Written by two experienced teachers and researchers, this accessible textbook is an essential resource for all students of English language and linguistics.

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Section A



A1.1 Understanding concepts

  • ❑ Context
  • ❑ Language and context
  • ❑ Language and structure

A1.2 Introduction to pragmatics

The approaches to language description that are described in this book all involve pragmatics. The first section of this unit defines them and should serve as a reference guide to all the units of the book.
Let us start by differentiating pragmatics from discourse analysis. They are both approaches to studying language’s relation to contextual background features. In Queen Victoria’s famous words ‘We are not amused’, they would take into account the fact that Victoria had been in a prolonged depression, caused by the death of her husband, Albert, and her courtiers knew this, and that her words were a response to a joke which they had just made. Analysts would infer that the queen’s intention was to stop them trying to make her laugh and lift her out of the depression and that her statement implies a reminder that she has to be respected as queen. Pragmatics and discourse analysis have much in common: they both study context, text, and function.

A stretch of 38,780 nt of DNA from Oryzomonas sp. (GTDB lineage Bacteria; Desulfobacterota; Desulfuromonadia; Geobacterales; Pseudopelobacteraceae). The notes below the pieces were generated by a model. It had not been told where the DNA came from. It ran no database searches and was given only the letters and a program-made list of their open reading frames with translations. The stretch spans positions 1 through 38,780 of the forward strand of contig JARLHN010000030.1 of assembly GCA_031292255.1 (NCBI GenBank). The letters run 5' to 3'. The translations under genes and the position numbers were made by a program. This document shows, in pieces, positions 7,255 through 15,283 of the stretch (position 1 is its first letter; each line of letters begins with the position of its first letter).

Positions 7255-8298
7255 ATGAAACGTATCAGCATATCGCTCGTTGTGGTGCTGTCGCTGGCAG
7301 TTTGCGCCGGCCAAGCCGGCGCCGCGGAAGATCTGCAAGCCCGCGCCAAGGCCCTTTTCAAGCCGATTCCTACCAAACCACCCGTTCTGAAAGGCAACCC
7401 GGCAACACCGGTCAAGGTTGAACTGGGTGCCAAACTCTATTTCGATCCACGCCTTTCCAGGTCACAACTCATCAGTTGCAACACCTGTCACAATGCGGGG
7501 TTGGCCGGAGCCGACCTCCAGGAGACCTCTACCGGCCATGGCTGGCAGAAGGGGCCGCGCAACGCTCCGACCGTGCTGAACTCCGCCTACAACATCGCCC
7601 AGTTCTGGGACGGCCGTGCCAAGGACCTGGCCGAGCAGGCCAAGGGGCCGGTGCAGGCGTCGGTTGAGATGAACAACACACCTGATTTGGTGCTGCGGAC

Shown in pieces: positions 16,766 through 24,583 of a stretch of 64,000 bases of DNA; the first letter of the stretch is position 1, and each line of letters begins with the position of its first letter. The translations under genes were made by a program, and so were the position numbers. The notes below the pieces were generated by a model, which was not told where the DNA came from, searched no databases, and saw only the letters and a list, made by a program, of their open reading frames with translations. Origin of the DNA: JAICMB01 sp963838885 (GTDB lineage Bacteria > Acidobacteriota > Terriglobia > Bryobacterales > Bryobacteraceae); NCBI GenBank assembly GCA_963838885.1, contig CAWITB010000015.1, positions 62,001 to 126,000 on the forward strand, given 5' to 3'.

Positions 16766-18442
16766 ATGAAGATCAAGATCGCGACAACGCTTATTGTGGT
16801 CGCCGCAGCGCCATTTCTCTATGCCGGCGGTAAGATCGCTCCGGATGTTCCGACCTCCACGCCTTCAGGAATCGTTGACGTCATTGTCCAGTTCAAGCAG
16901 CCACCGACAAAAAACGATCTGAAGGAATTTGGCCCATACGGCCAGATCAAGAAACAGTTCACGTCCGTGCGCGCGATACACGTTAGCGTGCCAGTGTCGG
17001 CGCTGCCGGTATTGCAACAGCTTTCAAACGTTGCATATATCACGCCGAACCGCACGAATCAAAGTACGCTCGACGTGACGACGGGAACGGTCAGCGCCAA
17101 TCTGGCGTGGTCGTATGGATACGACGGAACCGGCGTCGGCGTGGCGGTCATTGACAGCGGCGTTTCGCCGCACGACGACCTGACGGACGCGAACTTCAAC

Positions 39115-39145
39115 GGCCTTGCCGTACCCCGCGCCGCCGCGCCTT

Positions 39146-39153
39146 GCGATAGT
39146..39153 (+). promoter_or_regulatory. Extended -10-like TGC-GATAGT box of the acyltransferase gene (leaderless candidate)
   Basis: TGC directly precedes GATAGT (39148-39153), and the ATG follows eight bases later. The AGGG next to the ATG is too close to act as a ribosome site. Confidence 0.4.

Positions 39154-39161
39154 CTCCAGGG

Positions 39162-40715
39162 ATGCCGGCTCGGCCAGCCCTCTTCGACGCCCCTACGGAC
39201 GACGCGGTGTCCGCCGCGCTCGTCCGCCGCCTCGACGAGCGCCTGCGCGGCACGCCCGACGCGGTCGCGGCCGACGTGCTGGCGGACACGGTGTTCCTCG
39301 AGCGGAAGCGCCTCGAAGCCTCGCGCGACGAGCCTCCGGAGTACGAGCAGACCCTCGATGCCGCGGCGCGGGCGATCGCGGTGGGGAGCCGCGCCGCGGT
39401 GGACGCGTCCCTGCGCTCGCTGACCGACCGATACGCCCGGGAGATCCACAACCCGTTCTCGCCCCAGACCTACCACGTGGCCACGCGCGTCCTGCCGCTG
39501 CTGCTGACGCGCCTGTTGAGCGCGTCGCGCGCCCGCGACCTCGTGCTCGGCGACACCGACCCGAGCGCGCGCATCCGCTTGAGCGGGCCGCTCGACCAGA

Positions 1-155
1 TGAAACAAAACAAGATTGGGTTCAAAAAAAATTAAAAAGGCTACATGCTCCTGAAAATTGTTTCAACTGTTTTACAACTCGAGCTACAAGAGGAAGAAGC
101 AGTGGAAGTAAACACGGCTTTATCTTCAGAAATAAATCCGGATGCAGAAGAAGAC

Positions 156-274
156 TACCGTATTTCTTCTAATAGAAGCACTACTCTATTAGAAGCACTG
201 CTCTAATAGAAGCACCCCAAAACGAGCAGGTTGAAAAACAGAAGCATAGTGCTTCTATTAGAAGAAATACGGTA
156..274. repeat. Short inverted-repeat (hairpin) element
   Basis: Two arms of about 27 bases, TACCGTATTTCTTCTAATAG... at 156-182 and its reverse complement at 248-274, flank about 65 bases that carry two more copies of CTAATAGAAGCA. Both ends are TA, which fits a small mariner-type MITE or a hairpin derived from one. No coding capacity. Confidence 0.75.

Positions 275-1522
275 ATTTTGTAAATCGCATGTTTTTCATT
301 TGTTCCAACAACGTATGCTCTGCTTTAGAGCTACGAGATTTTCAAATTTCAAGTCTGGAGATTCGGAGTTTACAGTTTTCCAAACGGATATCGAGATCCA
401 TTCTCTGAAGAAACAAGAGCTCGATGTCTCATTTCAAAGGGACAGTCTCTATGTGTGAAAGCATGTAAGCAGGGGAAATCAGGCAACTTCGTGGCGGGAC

First, let us look at context. Both pragmatics and discourse analysis study the meaning of words in context, analysing the parts of meaning that can be explained by knowledge of the physical and social world, the sociopsychological factors influencing communication, and the time and place in which the words are uttered or written (Stilwell Peccei 1999; Yule 1996). Both approaches focus on the meaning of words in interaction and how interactors communicate more information than the dictionary meaning of the words they use. The speaker’s meaning depends on assumptions of knowledge that are shared by both speaker and hearer: the speaker constructs the linguistic message and intends or implies a meaning, and the hearer interprets the message and infers the meaning (Brown and Yule 1983; Thomas 1995). Context continues to be a vibrant area of research interest, as evidenced by journals such as Journal of Pragmatics, which focuses on how speakers produce and interpret language in context. This aspect is explored in section A1.3 in this unit, to introduce concepts that are behind pragmatics approaches described in this book.